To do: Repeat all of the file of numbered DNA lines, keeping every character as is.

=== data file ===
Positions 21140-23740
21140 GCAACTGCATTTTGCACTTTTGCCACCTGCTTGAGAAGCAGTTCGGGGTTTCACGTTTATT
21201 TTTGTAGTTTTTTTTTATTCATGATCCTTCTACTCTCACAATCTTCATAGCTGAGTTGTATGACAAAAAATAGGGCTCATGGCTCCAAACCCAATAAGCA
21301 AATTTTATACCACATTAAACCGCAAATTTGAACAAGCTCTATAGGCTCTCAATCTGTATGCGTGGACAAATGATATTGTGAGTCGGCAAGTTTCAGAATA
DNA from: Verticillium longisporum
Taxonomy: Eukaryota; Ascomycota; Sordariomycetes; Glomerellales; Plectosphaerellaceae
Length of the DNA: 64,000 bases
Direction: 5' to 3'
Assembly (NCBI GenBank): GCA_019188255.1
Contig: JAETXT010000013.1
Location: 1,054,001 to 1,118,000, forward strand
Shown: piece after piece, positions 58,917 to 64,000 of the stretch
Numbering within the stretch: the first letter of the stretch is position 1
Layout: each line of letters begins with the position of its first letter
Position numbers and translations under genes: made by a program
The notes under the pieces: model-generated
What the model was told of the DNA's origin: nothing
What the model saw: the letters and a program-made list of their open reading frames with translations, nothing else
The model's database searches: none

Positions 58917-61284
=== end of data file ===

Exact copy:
Positions 21140-23740
21140 GCAACTGCATTTTGCACTTTTGCCACCTGCTTGAGAAGCAGTTCGGGGTTTCACGTTTATT
21201 TTTGTAGTTTTTTTTTATTCATGATCCTTCTACTCTCACAATCTTCATAGCTGAGTTGTATGACAAAAAATAGGGCTCATGGCTCCAAACCCAATAAGCA
21301 AATTTTATACCACATTAAACCGCAAATTTGAACAAGCTCTATAGGCTCTCAATCTGTATGCGTGGACAAATGATATTGTGAGTCGGCAAGTTTCAGAATA
DNA from: Verticillium longisporum
Taxonomy: Eukaryota; Ascomycota; Sordariomycetes; Glomerellales; Plectosphaerellaceae
Length of the DNA: 64,000 bases
Direction: 5' to 3'
Assembly (NCBI GenBank): GCA_019188255.1
Contig: JAETXT010000013.1
Location: 1,054,001 to 1,118,000, forward strand
Shown: piece after piece, positions 58,917 to 64,000 of the stretch
Numbering within the stretch: the first letter of the stretch is position 1
Layout: each line of letters begins with the position of its first letter
Position numbers and translations under genes: made by a program
The notes under the pieces: model-generated
What the model was told of the DNA's origin: nothing
What the model saw: the letters and a program-made list of their open reading frames with translations, nothing else
The model's database searches: none

Positions 58917-61284